The real reason for this is that they use the main memory just as every other process does. At the memory level there is generally no protection of process space as at that level it has no meaning what so ever. It's just address bus and data bus and a control bus designed to have as few gates as possible to get maximum speed of response.

It's been known for multiple decades that anything with that bus level access can do as it pleases, thus Direct Memmory Access (DMA) is a major system integrity risk. Unfortunately trying to get high communications transfer speeds and bandwidth with low latency response more or less predicates the use of DMA...

If you look back at Apples Firewire interface and Intels later lightPeak designed to replace it which later still became ThunderBolt they all provide DMA intetfaces to the outside world on conbectors. So pluging in a malicious device to give a simple "bubbling up" attack whilst not childs play to develop realy is childs play to deploy...

The same is true of other high bandwidth low latence comms. Even USB suffers from similar DMA issues but with it's own interface CPU.

There is no top down soloution to these types of "bubling up" attacks because software works much further up the computing stack. Thus it does not matter a tinkers cuss what you do in the way of formal methods, provably correct by design etc, they can not stop DMA changing the process memory. Only correctly configured hardware can do that IF AND ONLY IF it has the capability built in from day zero.

But it gets better, once you know the basic security fault behind DMA and you know how the extra hardware protection is configured by the OS software, it's simple to realise if you can change the configutation you change the security. Thus you can turn security off to gain access to a protected processes memory or you can turn security on to a process such that it can not access the memory resources it needs to function...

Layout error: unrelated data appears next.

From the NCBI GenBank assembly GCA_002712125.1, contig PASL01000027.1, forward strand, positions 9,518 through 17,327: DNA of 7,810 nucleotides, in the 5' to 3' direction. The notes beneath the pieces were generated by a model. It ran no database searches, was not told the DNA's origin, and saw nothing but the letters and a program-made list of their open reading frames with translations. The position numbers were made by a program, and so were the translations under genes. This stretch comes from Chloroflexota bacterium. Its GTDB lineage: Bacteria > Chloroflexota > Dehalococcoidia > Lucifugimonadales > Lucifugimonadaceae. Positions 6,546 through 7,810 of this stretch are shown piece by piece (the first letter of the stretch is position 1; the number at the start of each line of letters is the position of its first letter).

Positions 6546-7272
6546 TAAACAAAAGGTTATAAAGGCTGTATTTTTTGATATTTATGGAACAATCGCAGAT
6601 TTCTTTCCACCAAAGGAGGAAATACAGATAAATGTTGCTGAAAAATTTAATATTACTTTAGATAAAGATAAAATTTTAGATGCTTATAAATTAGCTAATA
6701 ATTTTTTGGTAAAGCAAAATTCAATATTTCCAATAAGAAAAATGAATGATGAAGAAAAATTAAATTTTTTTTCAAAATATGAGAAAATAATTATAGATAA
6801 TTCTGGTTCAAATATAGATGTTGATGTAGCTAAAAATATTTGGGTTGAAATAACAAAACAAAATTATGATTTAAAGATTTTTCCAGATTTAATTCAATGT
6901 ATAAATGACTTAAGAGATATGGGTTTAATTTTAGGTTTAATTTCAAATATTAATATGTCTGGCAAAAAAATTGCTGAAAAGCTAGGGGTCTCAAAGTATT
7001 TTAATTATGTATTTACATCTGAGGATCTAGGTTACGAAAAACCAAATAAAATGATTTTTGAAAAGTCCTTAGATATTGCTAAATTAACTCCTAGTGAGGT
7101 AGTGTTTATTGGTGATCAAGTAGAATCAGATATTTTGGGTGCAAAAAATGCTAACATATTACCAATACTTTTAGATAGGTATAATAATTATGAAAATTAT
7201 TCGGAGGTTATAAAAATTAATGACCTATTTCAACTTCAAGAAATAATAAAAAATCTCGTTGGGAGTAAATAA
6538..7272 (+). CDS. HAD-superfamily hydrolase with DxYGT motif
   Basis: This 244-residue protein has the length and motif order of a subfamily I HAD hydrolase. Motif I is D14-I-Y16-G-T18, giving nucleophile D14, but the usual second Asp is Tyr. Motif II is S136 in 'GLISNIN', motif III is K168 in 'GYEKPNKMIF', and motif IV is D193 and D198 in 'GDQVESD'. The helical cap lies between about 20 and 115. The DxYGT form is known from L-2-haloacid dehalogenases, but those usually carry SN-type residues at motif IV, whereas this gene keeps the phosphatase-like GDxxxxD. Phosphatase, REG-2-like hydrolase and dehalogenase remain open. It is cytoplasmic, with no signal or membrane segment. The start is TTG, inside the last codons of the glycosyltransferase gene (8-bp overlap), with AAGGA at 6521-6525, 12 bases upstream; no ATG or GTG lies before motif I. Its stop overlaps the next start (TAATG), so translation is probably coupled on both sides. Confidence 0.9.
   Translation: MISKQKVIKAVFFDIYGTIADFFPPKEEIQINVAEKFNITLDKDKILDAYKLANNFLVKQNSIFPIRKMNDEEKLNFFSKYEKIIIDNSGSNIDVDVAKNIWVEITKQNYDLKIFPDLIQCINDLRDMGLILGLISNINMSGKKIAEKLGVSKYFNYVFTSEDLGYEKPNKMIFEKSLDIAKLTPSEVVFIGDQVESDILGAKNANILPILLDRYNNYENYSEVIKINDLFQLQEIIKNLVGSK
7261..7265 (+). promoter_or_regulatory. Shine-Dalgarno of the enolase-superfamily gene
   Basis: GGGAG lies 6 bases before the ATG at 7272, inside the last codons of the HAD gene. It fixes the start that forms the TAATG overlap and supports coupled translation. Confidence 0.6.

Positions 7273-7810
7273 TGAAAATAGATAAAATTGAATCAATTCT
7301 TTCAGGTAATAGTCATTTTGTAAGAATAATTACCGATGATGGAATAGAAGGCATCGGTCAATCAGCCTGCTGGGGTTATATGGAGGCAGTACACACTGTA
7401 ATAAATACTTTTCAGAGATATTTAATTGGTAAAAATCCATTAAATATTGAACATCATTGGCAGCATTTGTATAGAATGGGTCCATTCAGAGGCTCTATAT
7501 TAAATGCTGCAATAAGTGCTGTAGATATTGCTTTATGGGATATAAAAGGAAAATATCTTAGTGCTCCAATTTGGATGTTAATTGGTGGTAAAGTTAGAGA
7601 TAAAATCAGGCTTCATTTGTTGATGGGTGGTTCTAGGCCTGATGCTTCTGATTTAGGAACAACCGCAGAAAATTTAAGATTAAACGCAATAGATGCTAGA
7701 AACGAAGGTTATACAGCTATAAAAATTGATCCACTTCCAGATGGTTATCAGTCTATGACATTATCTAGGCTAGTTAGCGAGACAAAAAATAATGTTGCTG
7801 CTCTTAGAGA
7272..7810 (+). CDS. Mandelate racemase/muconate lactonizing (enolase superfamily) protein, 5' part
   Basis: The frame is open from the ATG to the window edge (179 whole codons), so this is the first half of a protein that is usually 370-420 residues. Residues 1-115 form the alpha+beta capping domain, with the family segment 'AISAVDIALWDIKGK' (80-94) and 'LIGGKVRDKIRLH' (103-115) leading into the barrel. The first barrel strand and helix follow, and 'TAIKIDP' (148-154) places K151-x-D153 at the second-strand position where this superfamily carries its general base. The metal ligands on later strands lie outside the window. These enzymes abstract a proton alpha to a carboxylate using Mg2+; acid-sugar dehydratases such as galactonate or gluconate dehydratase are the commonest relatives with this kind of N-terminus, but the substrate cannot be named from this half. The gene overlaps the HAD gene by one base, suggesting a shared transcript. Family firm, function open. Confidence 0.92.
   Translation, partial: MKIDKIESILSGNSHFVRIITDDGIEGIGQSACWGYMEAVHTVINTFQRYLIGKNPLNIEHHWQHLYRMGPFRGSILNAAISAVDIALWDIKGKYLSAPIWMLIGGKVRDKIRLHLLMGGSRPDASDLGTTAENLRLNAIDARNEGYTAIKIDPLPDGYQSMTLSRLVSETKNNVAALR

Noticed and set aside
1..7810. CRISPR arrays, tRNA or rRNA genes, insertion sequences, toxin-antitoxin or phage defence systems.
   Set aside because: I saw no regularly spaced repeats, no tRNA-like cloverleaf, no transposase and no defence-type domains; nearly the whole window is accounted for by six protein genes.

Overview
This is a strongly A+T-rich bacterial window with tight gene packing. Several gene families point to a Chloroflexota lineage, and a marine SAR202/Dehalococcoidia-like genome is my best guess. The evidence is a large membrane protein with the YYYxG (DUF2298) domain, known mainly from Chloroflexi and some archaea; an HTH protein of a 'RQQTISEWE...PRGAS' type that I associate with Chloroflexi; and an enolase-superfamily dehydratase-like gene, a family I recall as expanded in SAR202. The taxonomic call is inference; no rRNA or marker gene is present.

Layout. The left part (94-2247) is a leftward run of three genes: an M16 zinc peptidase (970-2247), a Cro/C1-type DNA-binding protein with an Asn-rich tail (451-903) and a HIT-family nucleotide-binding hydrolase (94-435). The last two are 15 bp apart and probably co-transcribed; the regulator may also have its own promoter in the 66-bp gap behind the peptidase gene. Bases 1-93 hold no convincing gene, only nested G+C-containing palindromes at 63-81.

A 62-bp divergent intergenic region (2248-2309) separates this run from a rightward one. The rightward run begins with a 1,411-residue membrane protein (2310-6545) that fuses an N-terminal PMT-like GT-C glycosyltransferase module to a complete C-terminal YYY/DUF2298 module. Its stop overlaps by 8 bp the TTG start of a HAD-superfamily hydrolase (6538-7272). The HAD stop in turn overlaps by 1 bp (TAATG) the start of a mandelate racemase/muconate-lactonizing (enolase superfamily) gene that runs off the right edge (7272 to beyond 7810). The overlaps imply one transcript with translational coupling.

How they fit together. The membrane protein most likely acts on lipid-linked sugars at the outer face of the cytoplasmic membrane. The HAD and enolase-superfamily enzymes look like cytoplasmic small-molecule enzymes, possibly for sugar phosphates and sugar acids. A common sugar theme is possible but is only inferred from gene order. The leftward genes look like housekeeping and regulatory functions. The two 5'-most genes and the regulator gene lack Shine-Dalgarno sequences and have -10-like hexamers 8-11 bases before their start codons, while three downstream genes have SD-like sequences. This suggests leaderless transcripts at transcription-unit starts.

Well guess what you can... You can actually perform an attack at a lower level in the computing stack than the memory interface level... Due to issues in the design of high density memory chips it's possible to attack them not at the gate level but even lower still at the basic storage component (capacitor) level... The fact you can do this from software is more than a bit devistating and you can look it up as the RowHammer attack. It requires fairly major hardware changes to fix but there are some OS mitigations that limit it's potential, but there are Systems Performance Issues...

But RowHammer is just one instance of a whole class of "Reach Around" attacks in this case a "reach down" subclass. Meltdown and Spector are other reach around attacks but there are more, many more and the vague fiddling Intel, AMD, ARM, and others are doing will not solve the issue of this class of attack, at best they will mitigate an instance or two with a significant system performance hit which will accumulate for each mitigation...

So you can see the potential of all such bottom up attacks be they "reach around" from malware or "bubbling up" from malicious hardware.